Younger people have an advantage when investing in a Roth individual retirement account (IRA) over older Americans who have not taken advantage of this retirement opportunity. (By the way, you don't have to be an American citizen to set up a Roth IRA, but the funds you contribute to a Roth IRA must be earned from United States employment. If you're not an American citizen, you must meet certain guidelines to participate in a Roth IRA.) Think about it-- a 25-year-old can contribute a maximum of $5,000 annually to a Roth IRA. This has the potential to grow significantly over the years. If that same 25-year-old only invested $5,000 one time and made 8 percent annually on the money, he or she would have $7,346.63 after 5 years. Here is what the money would look like over a 10-year period of earning percent interest on an initial investment of $5,000:
It seems simple, doesn't it? Imagine how much that initial $5,000 investment will make over the 34 years it will take to reach maturity. Oh, the power of compounded interest!
This is not to say that senior Americans don't benefit from contributing to a Roth IRA-- they certainly do. In fact, Americans who are at least 50 years old can contribute $6,000 annually to a Roth IRA as opposed to the $5,000 contribution limit for those who are under the age of 50. Let's look at the same scenario for someone who is 50 years of age. This person contributes $6,000 to a Roth IRA one time, and at an 8 percent rate of return this is what it looks like over a 10-year period:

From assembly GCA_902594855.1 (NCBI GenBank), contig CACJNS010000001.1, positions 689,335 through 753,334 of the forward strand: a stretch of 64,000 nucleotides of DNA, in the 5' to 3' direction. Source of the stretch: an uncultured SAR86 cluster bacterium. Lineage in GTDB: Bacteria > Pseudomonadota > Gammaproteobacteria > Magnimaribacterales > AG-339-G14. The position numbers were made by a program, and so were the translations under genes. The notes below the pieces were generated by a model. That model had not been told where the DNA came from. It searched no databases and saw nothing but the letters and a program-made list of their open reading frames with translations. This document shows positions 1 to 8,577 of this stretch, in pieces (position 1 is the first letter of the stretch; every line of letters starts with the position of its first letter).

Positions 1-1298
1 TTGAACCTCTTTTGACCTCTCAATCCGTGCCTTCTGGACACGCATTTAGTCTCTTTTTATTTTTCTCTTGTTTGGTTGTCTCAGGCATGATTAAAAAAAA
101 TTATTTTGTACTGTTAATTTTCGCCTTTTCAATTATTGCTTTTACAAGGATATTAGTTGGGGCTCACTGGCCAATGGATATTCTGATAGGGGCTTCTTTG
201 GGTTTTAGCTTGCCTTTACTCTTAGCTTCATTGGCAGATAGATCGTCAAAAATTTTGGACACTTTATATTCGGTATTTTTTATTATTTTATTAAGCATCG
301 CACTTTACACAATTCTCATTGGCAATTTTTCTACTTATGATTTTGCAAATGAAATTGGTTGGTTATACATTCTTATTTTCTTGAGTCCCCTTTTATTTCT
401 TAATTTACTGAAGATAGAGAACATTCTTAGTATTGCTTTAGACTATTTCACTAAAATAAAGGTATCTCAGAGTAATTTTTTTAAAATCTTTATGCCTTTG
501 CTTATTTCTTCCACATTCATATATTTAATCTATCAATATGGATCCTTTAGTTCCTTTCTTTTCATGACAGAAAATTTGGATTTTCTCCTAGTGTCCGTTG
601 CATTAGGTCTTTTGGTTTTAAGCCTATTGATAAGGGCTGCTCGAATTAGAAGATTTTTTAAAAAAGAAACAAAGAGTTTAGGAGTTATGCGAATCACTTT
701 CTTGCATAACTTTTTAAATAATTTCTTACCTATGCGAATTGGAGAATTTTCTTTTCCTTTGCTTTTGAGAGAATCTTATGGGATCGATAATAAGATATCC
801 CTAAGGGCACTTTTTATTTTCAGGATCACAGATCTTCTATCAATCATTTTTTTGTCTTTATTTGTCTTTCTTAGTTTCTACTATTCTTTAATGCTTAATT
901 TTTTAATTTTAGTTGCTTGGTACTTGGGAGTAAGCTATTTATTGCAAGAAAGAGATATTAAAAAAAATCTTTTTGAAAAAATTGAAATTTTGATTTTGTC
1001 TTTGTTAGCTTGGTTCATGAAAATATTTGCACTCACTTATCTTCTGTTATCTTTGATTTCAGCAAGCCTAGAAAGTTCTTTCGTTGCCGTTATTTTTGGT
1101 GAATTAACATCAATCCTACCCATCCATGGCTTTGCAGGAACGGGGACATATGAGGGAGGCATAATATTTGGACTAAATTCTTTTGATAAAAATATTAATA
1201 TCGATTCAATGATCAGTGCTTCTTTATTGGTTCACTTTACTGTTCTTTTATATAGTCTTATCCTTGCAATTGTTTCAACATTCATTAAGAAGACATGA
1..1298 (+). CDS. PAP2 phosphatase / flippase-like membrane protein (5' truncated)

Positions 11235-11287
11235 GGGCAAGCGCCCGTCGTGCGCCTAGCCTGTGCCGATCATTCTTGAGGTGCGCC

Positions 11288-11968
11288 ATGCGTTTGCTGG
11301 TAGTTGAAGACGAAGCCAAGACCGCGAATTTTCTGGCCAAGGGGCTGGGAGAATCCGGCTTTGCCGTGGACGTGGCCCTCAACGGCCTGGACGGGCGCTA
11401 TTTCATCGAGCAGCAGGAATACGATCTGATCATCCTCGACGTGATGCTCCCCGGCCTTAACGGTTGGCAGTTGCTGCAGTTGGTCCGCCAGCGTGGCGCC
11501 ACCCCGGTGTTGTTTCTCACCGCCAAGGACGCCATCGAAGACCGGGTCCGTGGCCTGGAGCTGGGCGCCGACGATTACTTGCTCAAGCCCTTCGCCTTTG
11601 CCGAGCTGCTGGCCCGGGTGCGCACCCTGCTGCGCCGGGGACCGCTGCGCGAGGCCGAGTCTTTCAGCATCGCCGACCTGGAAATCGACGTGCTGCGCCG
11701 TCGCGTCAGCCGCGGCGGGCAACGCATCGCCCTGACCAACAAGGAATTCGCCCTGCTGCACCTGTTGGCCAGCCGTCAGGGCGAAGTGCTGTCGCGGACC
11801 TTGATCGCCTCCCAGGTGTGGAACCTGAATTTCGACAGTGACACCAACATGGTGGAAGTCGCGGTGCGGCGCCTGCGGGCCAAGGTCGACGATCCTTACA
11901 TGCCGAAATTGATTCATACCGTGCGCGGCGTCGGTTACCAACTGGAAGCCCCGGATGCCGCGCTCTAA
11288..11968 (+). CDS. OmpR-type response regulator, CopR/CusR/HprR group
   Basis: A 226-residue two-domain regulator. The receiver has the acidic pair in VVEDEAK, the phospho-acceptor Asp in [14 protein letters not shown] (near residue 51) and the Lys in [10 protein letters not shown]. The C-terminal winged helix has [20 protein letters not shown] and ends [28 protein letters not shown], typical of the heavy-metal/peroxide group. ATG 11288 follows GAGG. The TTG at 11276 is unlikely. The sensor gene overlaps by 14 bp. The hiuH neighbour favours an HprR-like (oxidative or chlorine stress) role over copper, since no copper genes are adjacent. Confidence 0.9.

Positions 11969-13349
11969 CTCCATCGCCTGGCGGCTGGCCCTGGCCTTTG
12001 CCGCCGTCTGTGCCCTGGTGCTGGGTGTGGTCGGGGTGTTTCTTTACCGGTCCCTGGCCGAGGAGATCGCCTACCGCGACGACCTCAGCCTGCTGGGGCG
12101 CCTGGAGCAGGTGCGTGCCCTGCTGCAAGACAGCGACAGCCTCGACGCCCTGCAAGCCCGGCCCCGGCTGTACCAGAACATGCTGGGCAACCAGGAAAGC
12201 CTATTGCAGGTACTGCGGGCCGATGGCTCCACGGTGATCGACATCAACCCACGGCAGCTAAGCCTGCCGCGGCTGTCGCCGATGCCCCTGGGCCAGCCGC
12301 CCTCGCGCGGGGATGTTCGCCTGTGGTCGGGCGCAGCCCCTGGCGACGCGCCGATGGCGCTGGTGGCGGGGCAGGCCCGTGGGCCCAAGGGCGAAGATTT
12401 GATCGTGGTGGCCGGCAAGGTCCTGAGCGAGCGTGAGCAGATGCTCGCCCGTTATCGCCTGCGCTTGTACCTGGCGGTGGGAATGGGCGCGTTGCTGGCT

The initial investment more than doubles! Chances are this is not enough for anyone to retire on alone, but if that same 50-year-old contributed $6,000 every year for 10 years, there would be a substantial amount of money available.
Another benefit of contributing to a Roth IRA is that there's no mandatory withdrawal date. This is very important when looking at investment options for yourself. Most retirement investment programs require you to begin making withdrawals on your investment when you reach 70 ½ years of age. The Roth IRA has no such requirement. In fact, you can contribute to your Roth IRA with no intention of ever making withdrawals, and your beneficiaries can inherit the account with no penalties attached. Just imagine how much the 25-year-old's initial $5,000 Roth IRA investment would have grown after 60 years of earning potential. Try out this Roth IRA calculator to learn more.